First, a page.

Our History

Building the Union & Organizing for Strength

Our union began with a bang in 1934, when building service workers formed 32-B. In those days, elevator operators were in charge of what some called “vertical transportation.” Manhattan’s skyscrapers were largely inaccessible without the men who made the elevators go. But even by the standards of the Great Depression, building service workers’ wages were low and their treatment was lousy. Workers formed our union for the same reason workers always form unions: because banding together is the only way to make jobs better.

 

Our union has always been about workers coming together to build the collective strength to challenge the status quo and demand that all workers – regardless of race, gender, religion or nationality – are treated with the same respect that every person deserves. Organizing is 32BJ’s lifeblood. Collective strength comes from growing the collective.

32BJ's History

The Union is Formed

Building service workers formed 32-B in April 1934 and went on strike in November. Our first victory came within months, when the strike that encompassed about 400 buildings in midtown Manhattan’s garment district ended with workers winning union rights and thousands of new members joining 32-B.

1934

1936

Raising Standards in New York

In March 1936, workers went on strike again to push for better treatment and pay. Within two years, we had come onto the scene in New York and raised standards in our industry under the leadership of James Bambrick and Thomas Young, our founding president and vice president.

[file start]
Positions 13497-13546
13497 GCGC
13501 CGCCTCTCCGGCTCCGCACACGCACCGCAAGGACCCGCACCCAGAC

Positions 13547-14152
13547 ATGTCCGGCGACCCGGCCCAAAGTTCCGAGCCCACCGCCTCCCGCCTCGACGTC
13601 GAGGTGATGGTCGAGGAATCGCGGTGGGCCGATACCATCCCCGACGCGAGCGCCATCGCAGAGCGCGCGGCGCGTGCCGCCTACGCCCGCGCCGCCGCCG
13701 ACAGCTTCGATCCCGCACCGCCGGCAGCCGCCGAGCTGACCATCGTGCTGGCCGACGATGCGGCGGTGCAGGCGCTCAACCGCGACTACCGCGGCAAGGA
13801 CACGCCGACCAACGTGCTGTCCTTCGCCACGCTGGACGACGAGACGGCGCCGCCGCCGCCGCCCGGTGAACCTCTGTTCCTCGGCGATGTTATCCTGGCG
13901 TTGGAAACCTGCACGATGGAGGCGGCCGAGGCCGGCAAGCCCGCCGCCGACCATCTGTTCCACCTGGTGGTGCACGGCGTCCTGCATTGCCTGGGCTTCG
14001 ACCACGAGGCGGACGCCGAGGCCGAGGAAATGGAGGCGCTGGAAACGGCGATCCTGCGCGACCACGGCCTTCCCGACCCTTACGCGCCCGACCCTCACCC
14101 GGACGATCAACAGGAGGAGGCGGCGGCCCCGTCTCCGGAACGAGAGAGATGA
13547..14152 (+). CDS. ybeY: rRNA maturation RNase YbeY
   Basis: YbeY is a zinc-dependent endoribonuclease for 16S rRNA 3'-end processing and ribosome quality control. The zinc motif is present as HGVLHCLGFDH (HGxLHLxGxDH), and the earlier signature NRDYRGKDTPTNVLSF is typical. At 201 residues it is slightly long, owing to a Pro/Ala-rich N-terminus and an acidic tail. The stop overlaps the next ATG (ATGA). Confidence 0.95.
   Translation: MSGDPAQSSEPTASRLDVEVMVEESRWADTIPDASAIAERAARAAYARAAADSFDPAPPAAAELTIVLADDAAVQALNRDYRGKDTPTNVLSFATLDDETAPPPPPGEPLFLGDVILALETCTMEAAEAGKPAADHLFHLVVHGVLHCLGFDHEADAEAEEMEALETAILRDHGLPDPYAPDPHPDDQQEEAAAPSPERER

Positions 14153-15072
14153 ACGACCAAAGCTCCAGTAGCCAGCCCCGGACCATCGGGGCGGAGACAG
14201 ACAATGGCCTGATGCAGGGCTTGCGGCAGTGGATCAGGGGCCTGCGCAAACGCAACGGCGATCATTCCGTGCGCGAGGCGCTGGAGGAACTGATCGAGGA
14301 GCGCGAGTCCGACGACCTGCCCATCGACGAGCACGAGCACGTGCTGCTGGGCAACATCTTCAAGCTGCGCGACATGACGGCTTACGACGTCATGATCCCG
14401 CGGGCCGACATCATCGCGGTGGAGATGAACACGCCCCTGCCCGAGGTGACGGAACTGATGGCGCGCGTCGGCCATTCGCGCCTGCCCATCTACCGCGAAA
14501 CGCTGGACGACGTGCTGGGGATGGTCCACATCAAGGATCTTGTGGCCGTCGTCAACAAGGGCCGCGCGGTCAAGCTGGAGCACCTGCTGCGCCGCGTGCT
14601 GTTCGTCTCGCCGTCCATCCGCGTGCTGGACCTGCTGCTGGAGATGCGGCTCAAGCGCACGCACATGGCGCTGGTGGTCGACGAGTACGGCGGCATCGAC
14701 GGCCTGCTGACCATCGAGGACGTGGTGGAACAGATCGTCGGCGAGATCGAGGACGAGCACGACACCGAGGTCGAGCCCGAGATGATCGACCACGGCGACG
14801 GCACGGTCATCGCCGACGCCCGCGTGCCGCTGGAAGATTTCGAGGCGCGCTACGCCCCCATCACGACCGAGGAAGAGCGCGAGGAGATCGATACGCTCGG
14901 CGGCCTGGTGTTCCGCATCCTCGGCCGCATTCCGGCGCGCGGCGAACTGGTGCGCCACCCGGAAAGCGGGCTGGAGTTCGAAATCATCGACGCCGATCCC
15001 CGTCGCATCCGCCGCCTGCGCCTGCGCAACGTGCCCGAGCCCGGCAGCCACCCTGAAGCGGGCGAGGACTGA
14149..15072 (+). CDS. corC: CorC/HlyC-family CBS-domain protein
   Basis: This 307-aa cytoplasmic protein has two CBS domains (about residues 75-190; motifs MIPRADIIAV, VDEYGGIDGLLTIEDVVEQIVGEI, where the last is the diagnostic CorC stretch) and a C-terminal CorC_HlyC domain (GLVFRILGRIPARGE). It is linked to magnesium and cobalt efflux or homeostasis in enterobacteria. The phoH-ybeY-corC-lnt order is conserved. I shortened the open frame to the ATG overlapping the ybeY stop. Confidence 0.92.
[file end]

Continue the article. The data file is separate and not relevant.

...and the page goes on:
Orgnaizing Strength

Our 6-day strike in September 1945 pretty much shut New York City down. Reports are that about 1.5 million fellow New Yorkers would not cross the picket lines, nor would they climb the stairs (office building elevators could not run without an operator). The strike ended with a 10-year peace agreement and an all-important anti-discrimination policy.

1945

mid 1980's

Justice for Janitors

In the mid-1980s, the Justice for Janitors campaign got its name in Pittsburgh and spread across the country to Los Angeles, Houston, Miami and many other cities. The campaign developed a successful strategy that targeted cleaning sub-contractors that had been driving down conditions in the office-cleaning industry and wreaking havoc with working people’s lives. The campaign ultimately helped tens of thousands of office cleaners win union representation and establish decent standards in the industry. 

Respect Security

In the 2000s, 32BJ organized 13,000 office cleaners in New Jersey and northern Virginia. We created a security division and helped 10,000 security officers from Boston to Washington, D.C. and west to Pittsburgh to join our union.

2000's

2016

Airport Workers Rising

In 2016, our campaign to help airport workers win the fight to join our union and improve conditions on the job had a big lift when 8,000 workers in New York and New Jersey airports won their first contract.

Serving Up Justice

The Fight for $15 first started in New York City as a campaign of fast-food workers to raise standards and win union representation. The Fight for $15 is now a national movement that has won raises for MILLIONS of low-wage workers in cities and states across the country, even as workers continue to fight for union representation and the power that comes from having a say on the job. 

We have fought for and WON vital legislation across the five boroughs that empowers frontline fast-food workers to demand stable, full-time hours and protect themselves against arbitrary cuts to their weekly schedules and even termination.

Today

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